The Idaho Legislature hit full stride last week, with a plethora of bills, resolutions, budgets, and rules on a wide range of topics. The Governor signed the first bill into law, updating Idaho tax code in line with the Internal Revenue Service code. He’s got more bills awaiting signature on his desk, and if some of the recent bad ideas wend their way to him, we hope he’ll warm up his veto stamp as well?
On conservation-related topics, we saw action related to rattlesnakes, Yellowstone Bear World, Hydrofluorocarbons (HFCs), fire suppression $$, toxic mine tailing rules, Lava Ridge wind power, dairy cows, and much, much more. See below for more details.
The legislature saw lots of debate on non-environmental topics as well: the House approved a bill related to transgender issues, the Senate Education Committee approved a private school voucher bill, the House passed a resolution in support of “Greater Idaho,” and the House State Affairs Committee printed a bill that would allow lawsuits against libraries.
But the Jaw-Drop of the Week Award (JDOTW) goes to Rep. Judy Boyle (R-Midvale) and Sen. Tammy Nichols (R-Middleton), who, with the support of the House Health and Welfare Committee, teamed up to introduce a bill seeking to criminalize the administration of Covid or other mRNA vaccines. Any nurse, doctor, pharmacist, or anyone who administered such a vaccine would face misdemeanor charges.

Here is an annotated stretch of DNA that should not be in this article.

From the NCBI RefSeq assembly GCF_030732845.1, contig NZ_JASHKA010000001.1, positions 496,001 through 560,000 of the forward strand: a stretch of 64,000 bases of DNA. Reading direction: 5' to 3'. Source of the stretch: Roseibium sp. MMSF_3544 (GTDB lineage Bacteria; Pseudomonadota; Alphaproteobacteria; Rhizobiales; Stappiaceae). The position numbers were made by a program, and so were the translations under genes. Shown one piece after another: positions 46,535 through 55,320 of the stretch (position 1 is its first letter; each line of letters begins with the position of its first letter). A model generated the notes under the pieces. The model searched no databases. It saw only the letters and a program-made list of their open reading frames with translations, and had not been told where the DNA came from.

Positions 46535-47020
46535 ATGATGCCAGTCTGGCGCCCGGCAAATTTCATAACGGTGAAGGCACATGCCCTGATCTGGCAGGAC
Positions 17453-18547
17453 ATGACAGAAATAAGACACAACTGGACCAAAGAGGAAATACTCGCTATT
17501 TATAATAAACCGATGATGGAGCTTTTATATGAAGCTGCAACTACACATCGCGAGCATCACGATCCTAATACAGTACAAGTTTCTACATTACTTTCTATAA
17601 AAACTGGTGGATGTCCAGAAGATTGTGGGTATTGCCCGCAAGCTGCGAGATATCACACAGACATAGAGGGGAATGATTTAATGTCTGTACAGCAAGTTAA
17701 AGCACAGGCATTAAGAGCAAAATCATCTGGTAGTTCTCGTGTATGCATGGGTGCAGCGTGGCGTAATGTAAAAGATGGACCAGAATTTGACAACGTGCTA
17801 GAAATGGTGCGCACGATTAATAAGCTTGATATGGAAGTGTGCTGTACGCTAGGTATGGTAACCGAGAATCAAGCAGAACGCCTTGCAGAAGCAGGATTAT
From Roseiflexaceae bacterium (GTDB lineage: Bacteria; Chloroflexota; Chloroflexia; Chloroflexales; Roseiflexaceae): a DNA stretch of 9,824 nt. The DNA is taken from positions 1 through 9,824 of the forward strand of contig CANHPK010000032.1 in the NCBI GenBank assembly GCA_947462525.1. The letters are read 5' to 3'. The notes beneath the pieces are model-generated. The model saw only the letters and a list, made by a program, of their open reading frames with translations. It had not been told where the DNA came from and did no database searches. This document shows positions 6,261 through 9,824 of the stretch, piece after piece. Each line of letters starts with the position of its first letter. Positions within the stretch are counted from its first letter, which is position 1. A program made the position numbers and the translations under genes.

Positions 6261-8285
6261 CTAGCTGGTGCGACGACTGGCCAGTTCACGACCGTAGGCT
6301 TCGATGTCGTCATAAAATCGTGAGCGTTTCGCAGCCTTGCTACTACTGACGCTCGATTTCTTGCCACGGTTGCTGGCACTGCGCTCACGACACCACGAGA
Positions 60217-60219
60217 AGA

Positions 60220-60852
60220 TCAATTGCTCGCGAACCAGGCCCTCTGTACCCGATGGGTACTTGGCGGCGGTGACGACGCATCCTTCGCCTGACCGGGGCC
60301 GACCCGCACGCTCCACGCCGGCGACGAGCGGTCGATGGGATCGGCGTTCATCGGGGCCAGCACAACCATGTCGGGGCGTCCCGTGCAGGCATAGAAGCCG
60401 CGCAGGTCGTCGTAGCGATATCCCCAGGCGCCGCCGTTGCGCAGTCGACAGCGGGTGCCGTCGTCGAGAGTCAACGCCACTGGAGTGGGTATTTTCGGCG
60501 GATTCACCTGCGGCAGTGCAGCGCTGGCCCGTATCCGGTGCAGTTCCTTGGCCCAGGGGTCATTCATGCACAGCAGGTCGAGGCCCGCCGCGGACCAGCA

You think Idaho has a doctor and nurse shortage now? You ain’t seen nothin’ yet. Read the bill, seeing is believing.
There’s no way I could cover it all, so without further ado, here’s some of the highlights or as the case may be…lowlights.
Wildlife part 1: Bears and ligers?
In September 1995, near Lava Hot Springs, 15 lions and “ligers” (Bengal tigers crossbred with African lions) escaped from shoddy enclosures and, tragically, had to be shot. A new PBS documentary explains the story of Robert Fieber, who also previously allowed a lion to escape (also shot) near Kamiah several years before moving to Southeast Idaho.
The issue of private wildlife facilities was also the subject of Senate Bill 1084, introduced by lobbyists from Yellowstone Bear World with the support of Senate Resources Committee Chair Sen. Van Burtenshaw (R-Terreton).
The private facility, located in Rexburg, reportedly separates bear cubs from their mothers, offering photo opportunities and drive-thru wildlife enclosures with elk, wolves, bears, and other wildlife, and was criticized in 2022 for inhumane or inappropriate treatment of animals. Complaints filed with OSHA, US Department of Agriculture (USDA), and the Idaho Department of Fish and Game (IDFG) resulted in a notice of violation from IDFG and a warning from OSHA (with no known response from USDA).
In response, Yellowstone Bear World is now pushing SB 1084 to cut the state out of any oversight. Lots of problems with that, including that import, export, and transport of wildlife exhibit animals in Idaho would no longer be regulated by the state, or the feds, or anyone else for that matter. That’s just one of the problems. Check out the bill tracker for more info.